The Standard has run only one article on this sort of really important stuff in the past two weeks. Instead they are getting all worked up about a fairly mediocre advertisement for beer. So, yes, I would rather the Standard would focus on hammering about the really big issues that cause massive suffering in this country and that the labour movement is supposed to be standing up for, rather than just 'moaning about every little thing'.

        • left_forward 3.2.2.1

          Everything is connected March Hare, take a step back before the next cuppa tea.
          But I’m on your side – its a mad world indeed.

    • In Vino 3.3

      I disagree, bwaghorn. I say that capitalist profit-gouging is a cancer eating away the very soul of our society, and that the corrupt marketing industry is in the process right up to its poxy neck.

      Marketers will innocently plead: "Advertising is only there to inform."

      A dirty lie: advertisers put most of their efforts into persuasion by appealing to emotions, and normal consumers are supposed to swallow it all without even noticing.

      Anybody who points out their falsehoods and mendacity is doing our society a huge favour, and we should all be paying attention.

      Roy Cartland is right: chasing balls around on some grass is truly insignificant by way of comparison.

    • mickysavage 3.4

      Dunno bwaghorn. Over the years I have vested a lot of time and effort into the movement.

      Steinlager's owner mangling the history and misrepresenting it so they can sell more crap beer is not something I think we should approve of.

  4. red pebble 4

    hard to see how this is cultural appropriation. Maybe it will spur some questions amongst the youth to question what happened and why we need to remember it.

    Amazing that with a left wing education minister, that this isn't part of the curriculum and needs to be taught by big liqour.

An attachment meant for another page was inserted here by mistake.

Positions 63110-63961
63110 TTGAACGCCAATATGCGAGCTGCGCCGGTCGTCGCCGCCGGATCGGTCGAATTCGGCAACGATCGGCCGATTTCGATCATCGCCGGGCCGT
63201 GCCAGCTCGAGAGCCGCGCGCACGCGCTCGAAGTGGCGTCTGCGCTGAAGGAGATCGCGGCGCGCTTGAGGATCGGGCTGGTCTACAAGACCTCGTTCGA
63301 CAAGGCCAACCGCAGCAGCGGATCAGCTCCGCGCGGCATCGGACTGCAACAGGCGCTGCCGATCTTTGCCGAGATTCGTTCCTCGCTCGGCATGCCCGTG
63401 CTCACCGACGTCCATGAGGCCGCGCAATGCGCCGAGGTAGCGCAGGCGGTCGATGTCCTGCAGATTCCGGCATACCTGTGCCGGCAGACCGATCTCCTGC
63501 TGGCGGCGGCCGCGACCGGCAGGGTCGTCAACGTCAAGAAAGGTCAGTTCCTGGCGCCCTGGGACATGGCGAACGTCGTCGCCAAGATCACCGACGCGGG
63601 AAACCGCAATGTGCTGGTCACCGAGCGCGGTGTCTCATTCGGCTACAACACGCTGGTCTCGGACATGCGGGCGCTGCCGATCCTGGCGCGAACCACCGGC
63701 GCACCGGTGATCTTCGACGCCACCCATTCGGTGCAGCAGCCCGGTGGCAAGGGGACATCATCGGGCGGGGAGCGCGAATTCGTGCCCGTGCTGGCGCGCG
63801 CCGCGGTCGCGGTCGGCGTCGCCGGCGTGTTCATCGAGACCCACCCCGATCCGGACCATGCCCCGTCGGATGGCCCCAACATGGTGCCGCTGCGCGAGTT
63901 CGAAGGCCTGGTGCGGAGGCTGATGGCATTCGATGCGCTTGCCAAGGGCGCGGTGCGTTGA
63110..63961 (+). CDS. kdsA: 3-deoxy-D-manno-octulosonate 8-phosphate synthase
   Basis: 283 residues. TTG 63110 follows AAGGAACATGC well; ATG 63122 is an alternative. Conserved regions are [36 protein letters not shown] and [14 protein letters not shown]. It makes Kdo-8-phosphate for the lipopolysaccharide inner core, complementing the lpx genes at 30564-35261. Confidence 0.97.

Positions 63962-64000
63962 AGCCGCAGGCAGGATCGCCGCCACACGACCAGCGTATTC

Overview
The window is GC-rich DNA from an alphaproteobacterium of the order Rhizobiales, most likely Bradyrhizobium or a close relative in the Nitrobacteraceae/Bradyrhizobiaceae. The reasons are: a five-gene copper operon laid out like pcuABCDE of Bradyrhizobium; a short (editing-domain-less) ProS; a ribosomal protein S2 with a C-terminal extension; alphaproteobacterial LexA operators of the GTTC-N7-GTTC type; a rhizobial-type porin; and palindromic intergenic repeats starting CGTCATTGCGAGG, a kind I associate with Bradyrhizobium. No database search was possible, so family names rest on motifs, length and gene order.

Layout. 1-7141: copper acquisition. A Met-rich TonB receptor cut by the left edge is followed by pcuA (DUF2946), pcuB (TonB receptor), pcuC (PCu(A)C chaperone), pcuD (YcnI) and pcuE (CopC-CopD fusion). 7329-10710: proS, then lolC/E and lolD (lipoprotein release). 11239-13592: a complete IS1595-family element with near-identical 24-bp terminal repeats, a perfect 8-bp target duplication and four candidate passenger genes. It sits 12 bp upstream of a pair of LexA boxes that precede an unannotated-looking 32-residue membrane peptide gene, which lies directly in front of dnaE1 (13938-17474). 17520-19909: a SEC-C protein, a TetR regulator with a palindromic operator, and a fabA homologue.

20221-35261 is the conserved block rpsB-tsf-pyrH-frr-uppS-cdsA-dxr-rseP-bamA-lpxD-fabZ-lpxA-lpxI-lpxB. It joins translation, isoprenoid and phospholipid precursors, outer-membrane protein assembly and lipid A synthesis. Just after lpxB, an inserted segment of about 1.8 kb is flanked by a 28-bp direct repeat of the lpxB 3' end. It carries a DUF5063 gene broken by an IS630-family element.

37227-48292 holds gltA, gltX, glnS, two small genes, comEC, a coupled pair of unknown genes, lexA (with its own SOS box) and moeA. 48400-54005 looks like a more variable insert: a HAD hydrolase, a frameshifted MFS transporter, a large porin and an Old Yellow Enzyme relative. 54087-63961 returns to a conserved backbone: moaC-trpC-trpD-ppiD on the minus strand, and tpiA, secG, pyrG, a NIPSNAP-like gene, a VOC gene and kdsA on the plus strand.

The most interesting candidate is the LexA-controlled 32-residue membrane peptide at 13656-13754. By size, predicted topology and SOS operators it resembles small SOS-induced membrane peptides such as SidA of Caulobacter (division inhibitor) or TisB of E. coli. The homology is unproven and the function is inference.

• In Vino 5.1

      Marketers will always be quick to skew and pervert any form of truth.

    • tc 5.2

      Cheers McFlock that's the bending of history I was referring to.

      I was told years ago by a senior marketer for a major brewer that the packaging and what went into deciding it was worth more than the actual contents inside the can/bottle.

      It's a high volume low margin game that lion used to dominate in NZ, took their eye off the ball and in swooped DB.

  5. Tiger Mountain 6

    It pays to investigate the ownership trail with corporates–Mitsubishi is parent company of Kirin–and Mitsubishi is involved in Uranium Mining and the nuclear industry, including Mongolia and Canada.

    https://www.mhi.com/products/energy/nuclear_fuel_cycle.html

    Not a great association given the Steinlager add.

    Yes, NZ yachties played a role at certain points, but Pacific peoples on various Islands and atolls had all sorts of local anti Nuclear weapons testing groups and actions. Opposition to French testing was a genuine bottom up movement which substantially relied on indigenous Pasifika participation, not waiting for a white rescue squad as portrayed by the Steinlager ad.

  6. Stuart Munro 7

    Steinlager is a yobbo beer anyway – of course they appropriate the protest fleet. You should have seen the ad campaign that bombed in China – Steinlager was an expensive imported beer there, going up against some well-made and popular local brews. Tsingtao, for example is only about number 7 or 8 in China. Anyways, the ad, from Lion in those days, was like a how-to lager lout pitch. Not how you get the conspicuous consumers and rising young businessfolk who are the market for imported beers there. So the brand bombed, and was sold off to Kirin. The marketing folk however, claimed their campaign was brilliant.

  7. felix 8

    quite a rare thing nowadays in Aotearoa, a bad beer

    Plenty of bad beer around, everything produced in Wellington is undrinkable for a start.

    Steinlager's awful but Steiny pure isn't too bad.

    • mickysavage 8.1

      I guess I might be showing my middle classness …

      BTW good to see you Felix. Been a while.

  8. george.com 9

    A fairly weak ad about a mediocre beer